China is preparing to conduct a flight test of a new missile capable of destroying satellites in space, one of Beijing's most potent asymmetric warfare weapons.
Test preparations for the Dong Neng-3 anti-satellite missile were detected at a military facility in central China, according to Pentagon officials familiar with reports of the impending test.
Intelligence agencies were alerted to the impending test by China's announcement of air closure zones covering the expected flight path of the DN-3.
The flight test could come as early as Thursday, the officials said.
No other details of the missile test were available. A Pentagon spokesman and a State Department official both said, "We do not comment on intelligence matters."
Asia watcher Henri Kenhmann reported on his website Eastpendulum.com this week that missile tests were expected from the People's Liberation Army satellite launch facility known as Jiuquan, located in Inner Mongolia, and a second launch complex at Korla, located in Xinjiang, western China.
The expected tests were based on Chinese government announcements of air closure areas for Dec. 7 and Dec. 8 near those sites.
Kenhmann said the flight tests could involve a missile defense interceptor test.
China's ballistic missile defense and anti-satellite missile programs are closely intertwined.
After Beijing came under international criticism following a 2007 anti-satellite missile test that left thousands of pieces of floating debris in space, it began conducting its anti-satellite missile program under cover of a missile defense system.
The last time China tested a DN-3 anti-satellite missile was Oct. 30, 2015 from the Korla Missile Test Complex.
The anti-satellite missiles are part of what the Pentagon calls "counterspace" forces, part of China's large-scale military buildup.
"The PLA is acquiring a range of technologies to improve China's counterspace capabilities," the Pentagon's latest report on the Chinese military said.
"In addition to the development of directed energy weapons and satellite jammers, China is also developing anti-satellite capabilities and has probably made progress on the anti-satellite missile system it tested in July 2014."
In addition to missiles and lasers, China also is working on small maneuvering satellites that can grab and destroy orbiting satellites.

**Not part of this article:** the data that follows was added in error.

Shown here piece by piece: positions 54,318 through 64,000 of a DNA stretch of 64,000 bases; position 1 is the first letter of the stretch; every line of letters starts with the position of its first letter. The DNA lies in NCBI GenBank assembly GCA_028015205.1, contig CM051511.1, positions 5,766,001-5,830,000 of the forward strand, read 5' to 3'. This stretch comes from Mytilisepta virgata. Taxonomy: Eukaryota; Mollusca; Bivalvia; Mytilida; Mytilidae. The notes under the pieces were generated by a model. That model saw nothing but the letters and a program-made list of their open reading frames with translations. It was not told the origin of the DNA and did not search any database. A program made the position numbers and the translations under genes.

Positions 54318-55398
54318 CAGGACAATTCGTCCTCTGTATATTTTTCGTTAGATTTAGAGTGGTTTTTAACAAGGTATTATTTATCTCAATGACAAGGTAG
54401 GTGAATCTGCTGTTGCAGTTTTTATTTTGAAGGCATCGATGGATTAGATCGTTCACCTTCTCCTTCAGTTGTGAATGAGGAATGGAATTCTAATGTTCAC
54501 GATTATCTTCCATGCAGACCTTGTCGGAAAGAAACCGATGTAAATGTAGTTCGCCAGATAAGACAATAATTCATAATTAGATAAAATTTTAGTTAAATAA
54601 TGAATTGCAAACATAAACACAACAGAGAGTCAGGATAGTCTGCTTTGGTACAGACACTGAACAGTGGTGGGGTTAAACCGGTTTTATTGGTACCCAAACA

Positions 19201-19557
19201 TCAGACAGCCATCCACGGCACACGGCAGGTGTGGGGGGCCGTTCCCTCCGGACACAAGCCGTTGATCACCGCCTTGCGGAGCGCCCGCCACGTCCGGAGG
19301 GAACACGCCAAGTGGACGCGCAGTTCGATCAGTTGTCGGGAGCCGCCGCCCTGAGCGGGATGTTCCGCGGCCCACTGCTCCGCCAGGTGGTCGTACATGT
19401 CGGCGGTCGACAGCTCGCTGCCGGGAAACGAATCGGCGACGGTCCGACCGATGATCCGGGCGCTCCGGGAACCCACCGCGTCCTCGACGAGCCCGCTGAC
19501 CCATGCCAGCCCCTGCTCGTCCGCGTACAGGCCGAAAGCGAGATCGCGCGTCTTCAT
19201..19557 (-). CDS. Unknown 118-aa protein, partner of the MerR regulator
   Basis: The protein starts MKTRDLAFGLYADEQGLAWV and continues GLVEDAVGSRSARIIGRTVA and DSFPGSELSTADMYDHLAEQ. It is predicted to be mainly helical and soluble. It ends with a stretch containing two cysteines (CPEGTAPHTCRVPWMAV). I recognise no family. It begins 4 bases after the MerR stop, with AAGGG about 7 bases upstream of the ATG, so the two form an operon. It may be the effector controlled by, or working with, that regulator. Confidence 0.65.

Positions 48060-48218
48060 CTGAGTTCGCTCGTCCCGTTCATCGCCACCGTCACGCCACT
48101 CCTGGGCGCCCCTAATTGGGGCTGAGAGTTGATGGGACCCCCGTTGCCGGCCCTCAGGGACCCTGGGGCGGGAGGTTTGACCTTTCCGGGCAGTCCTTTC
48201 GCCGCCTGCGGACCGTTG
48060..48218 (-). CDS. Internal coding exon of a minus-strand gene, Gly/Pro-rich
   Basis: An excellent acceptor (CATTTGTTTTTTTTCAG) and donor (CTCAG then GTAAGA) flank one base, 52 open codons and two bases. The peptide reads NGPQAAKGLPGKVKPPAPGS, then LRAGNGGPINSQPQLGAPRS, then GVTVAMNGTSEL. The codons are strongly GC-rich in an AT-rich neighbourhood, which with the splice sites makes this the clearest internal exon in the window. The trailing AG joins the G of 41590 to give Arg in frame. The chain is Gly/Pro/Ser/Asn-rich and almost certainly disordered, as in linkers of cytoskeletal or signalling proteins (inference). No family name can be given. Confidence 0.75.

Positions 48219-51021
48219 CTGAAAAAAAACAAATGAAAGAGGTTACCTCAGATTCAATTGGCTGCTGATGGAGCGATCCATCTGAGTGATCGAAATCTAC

Richard Fisher, a China military affairs specialist, said the DN-3 appears to be based on the Kuaizhou-1 (KZ-1) mobile space launch vehicle.
"It's about the same size as the DF-31 solid fuel mobile intercontinental ballistic missile (ICBM)," he said.
Fisher, senior fellow at the International Assessment and Strategy Center, said the DN-3 could be capable of hitting satellites more than 18,640 miles away in space—more than enough to reach large U.S. surveillance satellites that occupy orbit 186 to 620 miles from earth.
"In late 2016 or by mid 2017 the PLA may test a larger solid fuel mobile space launch vehicle called the KZ-11, with a 2-meter diameter motor similar in size to the new large and multiple warhead armed DF-41 ICBM," Fisher said.
Another space launcher on a mobile transporter is being developed called the Long March-11 (LM-11).
"Both the KZ-11 and the LM-11 are four-stage solid fuel mobile missiles that could also be used for anti-satellite missions," Fisher said.
"The bottom line is that the PLA now has at least two deployed ground-launched, mobile, solid fueled direct-ascent ASAT [anti-satellite] systems and may be able to soon field two more larger third generation ground-launched ASAT systems," he added.
The anti-satellite weapons programs are believed to be under the PLA's new Strategic Support Force, a dedicated space warfare and cyber warfare service set up in late 2015.
The developmental KZ-11 and LM-11 systems may be used by China to target U.S. Defense Support Program (DSP) early warning satellites, along with high-orbit Global Positioning System (GPS) navigation satellites.
The DN-3 is known as a direct-ascent anti-satellite missile that destroys satellites with a warhead that rams into orbiting systems at high speeds. The DN-3 is also said to have the capability to intercept ballistic missiles in flight.
If the DN-3 test is carried out, it will be China's ninth known anti-satellite missile test. An earlier anti-satellite missile test was carried out in July 2014.
For both the October 2015 and July 2014 tests, China asserted the tests were part of a missile defense interceptor program.
U.S. officials, however, said both test involved anti-satellite weapons.
A Chinese Foreign Ministry spokesman did not return an email seeking comment.
Frank Rose, assistant secretary of state for arms control, verification, and compliance said in February 2015 that Beijing engaged in deception about the 2014 test.
"Despite China's claims that this was not an ASAT test; let me assure you the United States has high confidence in its assessment, that the event was indeed an ASAT test," Rose said.
"The continued development and testing of destructive ASAT systems is both destabilizing and threatens the long-term security and sustainability of the outer space environment," he added.
Chinese netizens posted photos of the purported 2015 ASAT test near Korla, showing contrails said to be the result of the missile.
China also has two additional anti-satellite missiles known as the SC-19 and DN-2.
Update 11:01 A.M.: This article has been updated to reflect that a Pentagon spokesman said, "We do not comment on intelligence matters."